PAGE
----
Now it's time to set up your action step to send your prompt from Trello to OpenAI.
Note: For this step to work correctly, you need to make sure your OpenAI prompt is filled out in your project management tool before you move it to your list in Trello. Once you move the card to the list you've selected in the previous step, your OpenAI prompt will be sent by Zapier.
Select OpenAI for your action app and Send prompt for your action event.
You can change the default settings for the following fields, if you like, but we'll keep them as is: Model, Temperature, Top P, Frequency Penalty, and Presence Penalty.
Now it's time to set up the Prompt field, which will tell OpenAI the information it needs to write the blog post. My completed prompt in Trello's Description field looks like this:
In this example, in addition to adding the description (which contains my prompt), I also added context using my custom Trello fields to identify the keywords, audience, and tone. To add these and other data from your previous Trello step, just click in the Prompt field and select them from the Insert Data dropdown.
Once you're finishing setting up your prompt, test your action step and add an additional step to your Zap.
Send the OpenAI output to a Google Doc
Your previous OpenAI action step generated a blog post based on your prompt, but now you need to send that output back to where you want to edit that blog post, such as Google Docs.
Select Google Docs for your action app and Create File from Text for your action event.
Select the correct folder in your Google Drive for proper organization.
Add the text output from your OpenAI step and any fields from Trello you'd like to include to the File Content field to add them to the body copy of your Google Doc. In this example, I'm also using the Card Name from Trello as my document name and adding the assigned writer to the document's text.
You'll want to select True for Convert to Document so that the file is added as a Google Doc rather than a text file.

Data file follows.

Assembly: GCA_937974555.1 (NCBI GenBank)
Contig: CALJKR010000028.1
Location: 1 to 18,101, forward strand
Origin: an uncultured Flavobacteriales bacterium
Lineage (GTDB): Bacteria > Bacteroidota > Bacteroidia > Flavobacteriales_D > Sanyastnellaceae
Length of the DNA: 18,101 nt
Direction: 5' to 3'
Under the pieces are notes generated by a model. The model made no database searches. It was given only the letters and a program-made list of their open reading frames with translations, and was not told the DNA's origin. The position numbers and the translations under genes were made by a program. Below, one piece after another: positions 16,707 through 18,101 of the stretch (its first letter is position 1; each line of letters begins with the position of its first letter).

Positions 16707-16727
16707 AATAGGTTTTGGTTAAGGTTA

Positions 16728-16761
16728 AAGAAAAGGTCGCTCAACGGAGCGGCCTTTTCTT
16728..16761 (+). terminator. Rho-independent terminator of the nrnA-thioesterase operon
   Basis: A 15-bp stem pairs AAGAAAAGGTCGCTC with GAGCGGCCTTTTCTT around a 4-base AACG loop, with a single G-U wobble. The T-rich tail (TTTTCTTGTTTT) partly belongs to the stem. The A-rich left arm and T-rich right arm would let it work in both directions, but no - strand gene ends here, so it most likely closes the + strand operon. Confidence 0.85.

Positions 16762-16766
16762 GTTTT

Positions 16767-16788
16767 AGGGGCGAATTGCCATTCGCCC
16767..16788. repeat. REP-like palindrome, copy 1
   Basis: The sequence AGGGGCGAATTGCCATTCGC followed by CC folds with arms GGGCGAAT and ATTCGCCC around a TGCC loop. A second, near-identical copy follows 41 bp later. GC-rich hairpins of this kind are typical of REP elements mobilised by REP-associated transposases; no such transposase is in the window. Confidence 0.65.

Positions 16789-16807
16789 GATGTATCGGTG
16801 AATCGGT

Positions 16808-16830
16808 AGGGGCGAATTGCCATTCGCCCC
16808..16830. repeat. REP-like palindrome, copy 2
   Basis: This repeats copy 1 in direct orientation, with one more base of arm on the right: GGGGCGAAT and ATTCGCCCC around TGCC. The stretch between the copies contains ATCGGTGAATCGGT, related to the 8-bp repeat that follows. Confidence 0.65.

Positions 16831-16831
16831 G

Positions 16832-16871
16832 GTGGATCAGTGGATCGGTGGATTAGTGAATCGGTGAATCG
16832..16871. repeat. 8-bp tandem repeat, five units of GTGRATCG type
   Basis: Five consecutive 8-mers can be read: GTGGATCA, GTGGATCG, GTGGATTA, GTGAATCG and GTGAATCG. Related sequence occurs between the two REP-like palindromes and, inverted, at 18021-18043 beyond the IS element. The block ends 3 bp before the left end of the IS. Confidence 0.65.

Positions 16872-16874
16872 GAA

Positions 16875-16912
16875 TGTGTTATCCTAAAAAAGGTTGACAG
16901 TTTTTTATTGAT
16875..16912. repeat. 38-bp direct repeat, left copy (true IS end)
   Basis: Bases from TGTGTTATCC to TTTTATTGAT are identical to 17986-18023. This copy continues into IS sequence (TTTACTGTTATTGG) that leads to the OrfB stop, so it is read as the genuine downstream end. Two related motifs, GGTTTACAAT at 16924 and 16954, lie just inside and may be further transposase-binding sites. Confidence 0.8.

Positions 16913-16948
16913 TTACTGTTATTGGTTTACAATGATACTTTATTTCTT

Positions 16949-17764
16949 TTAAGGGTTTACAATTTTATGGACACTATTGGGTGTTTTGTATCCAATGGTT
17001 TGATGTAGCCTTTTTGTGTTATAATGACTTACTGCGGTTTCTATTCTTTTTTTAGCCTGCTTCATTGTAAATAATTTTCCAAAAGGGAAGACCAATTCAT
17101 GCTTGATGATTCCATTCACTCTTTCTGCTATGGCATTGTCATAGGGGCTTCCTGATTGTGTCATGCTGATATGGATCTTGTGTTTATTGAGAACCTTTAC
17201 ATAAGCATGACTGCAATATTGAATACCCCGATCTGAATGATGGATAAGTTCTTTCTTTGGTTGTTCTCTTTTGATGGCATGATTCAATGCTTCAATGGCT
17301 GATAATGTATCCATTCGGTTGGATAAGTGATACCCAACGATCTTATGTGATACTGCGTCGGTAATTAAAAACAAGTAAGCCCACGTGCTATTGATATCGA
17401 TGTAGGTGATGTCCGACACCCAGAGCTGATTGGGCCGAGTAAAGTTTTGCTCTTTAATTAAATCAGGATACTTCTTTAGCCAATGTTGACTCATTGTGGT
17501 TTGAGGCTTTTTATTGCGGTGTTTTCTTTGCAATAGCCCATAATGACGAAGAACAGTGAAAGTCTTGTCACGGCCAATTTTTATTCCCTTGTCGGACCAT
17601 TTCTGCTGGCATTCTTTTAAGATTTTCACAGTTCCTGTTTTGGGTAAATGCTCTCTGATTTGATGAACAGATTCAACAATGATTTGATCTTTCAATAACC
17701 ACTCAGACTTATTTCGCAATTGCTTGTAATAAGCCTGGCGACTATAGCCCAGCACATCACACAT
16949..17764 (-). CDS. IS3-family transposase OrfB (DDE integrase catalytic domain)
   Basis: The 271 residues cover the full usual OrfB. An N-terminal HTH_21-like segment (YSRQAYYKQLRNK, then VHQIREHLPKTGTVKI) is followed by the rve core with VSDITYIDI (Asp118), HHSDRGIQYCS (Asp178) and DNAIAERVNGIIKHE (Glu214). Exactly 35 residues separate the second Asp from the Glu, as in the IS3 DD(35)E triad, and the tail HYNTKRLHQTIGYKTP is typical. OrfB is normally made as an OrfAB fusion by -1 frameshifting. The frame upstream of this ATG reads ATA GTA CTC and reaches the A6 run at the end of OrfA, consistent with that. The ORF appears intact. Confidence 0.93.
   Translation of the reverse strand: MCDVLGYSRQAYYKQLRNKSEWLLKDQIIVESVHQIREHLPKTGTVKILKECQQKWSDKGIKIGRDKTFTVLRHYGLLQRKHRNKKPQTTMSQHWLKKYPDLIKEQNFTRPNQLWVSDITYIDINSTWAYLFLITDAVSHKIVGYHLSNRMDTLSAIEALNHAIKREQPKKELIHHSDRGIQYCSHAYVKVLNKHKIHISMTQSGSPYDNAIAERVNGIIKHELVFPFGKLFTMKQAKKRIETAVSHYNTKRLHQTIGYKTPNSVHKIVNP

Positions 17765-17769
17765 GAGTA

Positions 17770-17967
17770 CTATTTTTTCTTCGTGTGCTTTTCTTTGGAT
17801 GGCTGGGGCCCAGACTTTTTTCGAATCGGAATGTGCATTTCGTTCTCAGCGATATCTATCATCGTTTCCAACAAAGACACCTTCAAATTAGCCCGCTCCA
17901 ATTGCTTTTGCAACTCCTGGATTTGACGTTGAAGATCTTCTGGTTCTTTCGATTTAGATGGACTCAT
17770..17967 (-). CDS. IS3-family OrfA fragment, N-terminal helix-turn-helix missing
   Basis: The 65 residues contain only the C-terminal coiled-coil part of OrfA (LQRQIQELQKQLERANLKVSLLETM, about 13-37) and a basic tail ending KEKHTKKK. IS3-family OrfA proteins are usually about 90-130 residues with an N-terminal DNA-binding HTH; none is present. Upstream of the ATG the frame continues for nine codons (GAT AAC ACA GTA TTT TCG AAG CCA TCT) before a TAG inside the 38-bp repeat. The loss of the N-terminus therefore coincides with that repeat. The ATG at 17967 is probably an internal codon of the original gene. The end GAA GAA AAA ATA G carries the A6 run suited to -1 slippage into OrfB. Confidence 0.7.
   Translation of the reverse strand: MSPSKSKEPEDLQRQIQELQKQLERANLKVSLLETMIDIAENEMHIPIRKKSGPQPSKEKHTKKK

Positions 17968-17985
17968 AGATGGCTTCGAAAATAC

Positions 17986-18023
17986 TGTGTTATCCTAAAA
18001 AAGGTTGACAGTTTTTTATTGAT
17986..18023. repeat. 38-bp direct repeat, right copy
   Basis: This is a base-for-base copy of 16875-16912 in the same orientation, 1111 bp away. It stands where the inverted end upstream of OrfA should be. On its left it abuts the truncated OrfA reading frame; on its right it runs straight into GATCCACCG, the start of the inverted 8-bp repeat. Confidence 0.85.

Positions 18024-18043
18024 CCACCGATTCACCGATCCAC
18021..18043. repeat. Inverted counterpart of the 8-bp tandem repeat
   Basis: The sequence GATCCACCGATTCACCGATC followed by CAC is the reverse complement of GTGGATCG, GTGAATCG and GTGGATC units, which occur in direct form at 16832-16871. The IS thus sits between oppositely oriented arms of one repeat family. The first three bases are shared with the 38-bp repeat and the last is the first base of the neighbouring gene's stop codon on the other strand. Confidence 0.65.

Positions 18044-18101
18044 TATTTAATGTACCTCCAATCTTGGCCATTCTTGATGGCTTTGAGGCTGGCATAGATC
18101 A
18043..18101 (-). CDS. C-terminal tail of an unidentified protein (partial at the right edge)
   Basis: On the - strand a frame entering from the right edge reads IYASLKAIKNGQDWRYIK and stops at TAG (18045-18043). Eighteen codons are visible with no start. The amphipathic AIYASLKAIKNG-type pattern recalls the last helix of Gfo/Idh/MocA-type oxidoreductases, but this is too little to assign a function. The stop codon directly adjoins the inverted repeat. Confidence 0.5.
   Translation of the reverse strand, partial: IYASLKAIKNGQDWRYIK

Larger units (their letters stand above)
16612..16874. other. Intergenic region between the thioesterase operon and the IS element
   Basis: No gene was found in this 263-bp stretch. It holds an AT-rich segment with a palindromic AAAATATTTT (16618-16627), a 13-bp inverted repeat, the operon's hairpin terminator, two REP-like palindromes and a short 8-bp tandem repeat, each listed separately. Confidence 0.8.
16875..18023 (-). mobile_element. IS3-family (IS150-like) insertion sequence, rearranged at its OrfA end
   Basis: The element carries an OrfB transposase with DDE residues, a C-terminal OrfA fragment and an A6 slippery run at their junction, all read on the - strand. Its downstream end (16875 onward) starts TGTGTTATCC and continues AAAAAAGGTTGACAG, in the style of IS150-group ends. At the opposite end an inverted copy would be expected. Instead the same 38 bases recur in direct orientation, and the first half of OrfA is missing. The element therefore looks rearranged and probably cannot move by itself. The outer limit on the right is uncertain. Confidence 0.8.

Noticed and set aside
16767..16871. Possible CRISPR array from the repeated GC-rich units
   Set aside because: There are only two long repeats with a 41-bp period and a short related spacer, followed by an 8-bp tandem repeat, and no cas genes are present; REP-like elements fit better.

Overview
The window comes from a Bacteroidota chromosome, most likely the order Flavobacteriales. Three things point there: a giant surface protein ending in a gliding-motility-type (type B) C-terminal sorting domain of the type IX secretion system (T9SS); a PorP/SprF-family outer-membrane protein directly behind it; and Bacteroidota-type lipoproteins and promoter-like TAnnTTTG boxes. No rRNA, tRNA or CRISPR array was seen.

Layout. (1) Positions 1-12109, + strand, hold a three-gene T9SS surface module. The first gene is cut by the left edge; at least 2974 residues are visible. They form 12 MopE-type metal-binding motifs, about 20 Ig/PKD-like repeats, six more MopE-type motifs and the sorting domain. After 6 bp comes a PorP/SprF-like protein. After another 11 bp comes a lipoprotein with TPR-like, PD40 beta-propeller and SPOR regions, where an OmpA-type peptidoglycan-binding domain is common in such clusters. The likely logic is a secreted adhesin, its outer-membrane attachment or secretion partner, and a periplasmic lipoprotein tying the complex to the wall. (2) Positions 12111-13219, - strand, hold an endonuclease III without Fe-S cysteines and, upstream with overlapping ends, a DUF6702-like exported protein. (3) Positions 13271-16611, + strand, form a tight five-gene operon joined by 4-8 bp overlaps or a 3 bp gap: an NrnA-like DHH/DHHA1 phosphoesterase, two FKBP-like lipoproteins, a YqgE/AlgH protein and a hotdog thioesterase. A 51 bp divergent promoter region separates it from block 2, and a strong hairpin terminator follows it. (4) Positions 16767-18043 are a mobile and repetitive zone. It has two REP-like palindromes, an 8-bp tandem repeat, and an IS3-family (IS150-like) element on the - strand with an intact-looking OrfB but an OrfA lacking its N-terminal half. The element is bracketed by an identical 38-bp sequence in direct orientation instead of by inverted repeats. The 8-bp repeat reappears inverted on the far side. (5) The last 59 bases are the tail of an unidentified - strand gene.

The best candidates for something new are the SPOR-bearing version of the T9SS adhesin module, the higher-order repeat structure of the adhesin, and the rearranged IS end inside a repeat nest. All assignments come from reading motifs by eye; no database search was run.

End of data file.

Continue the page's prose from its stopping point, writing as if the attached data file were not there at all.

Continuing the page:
Once you're done customizing your fields, test your action step. This will create a new Google Doc with your written draft in the Google Drive folder you selected. Here's what the draft looks like in our example:
Once everything looks right, you're ready to add your final step to your Zap.
Add the Google Doc link back to your project management tool
To close the loop on your content creation workflow, you should add the created Google Doc link back to your project management tool. That way, it's an easy click from your project management tool over to the Google Doc to see the AI output (and the final, edited result).
In Trello, I made sure to add a custom field for the Google Doc link.
Add a final action step to your Zap and select Trello for your action app and Update Card for your action event.
Click in the Card field, click on the Custom tab, then select the Card Id from your first step in Zapier.
Finally, click in the Draft Link field (or whatever you named your custom field in Trello) and add the Alternate Link from your Google Doc step, which contains the full URL.
You don't need to update any other fields in this Trello step. Just test your final action step and you should see your draft link in your project management tool.
Once everything looks right, you're now ready to use your Zap.
Play with OpenAI prompt flexibility
One of the great things about OpenAI is its flexibility. You could add multiple lists in Trello to use with OpenAI, such as a list that starts with brainstorming ideas. Instead of writing the OpenAI output to Google Docs, you could write it back to the Trello card to review and refine before moving the card to the drafting stage. You could also use the text in the Google Doc as a prompt to ask OpenAI to propose alternate intros or conclusions.
But any of these options keep your project management tool at the heart of your workflow. By doing this, you'll know what content is ready for AI, in the editing stage, or ready to publish.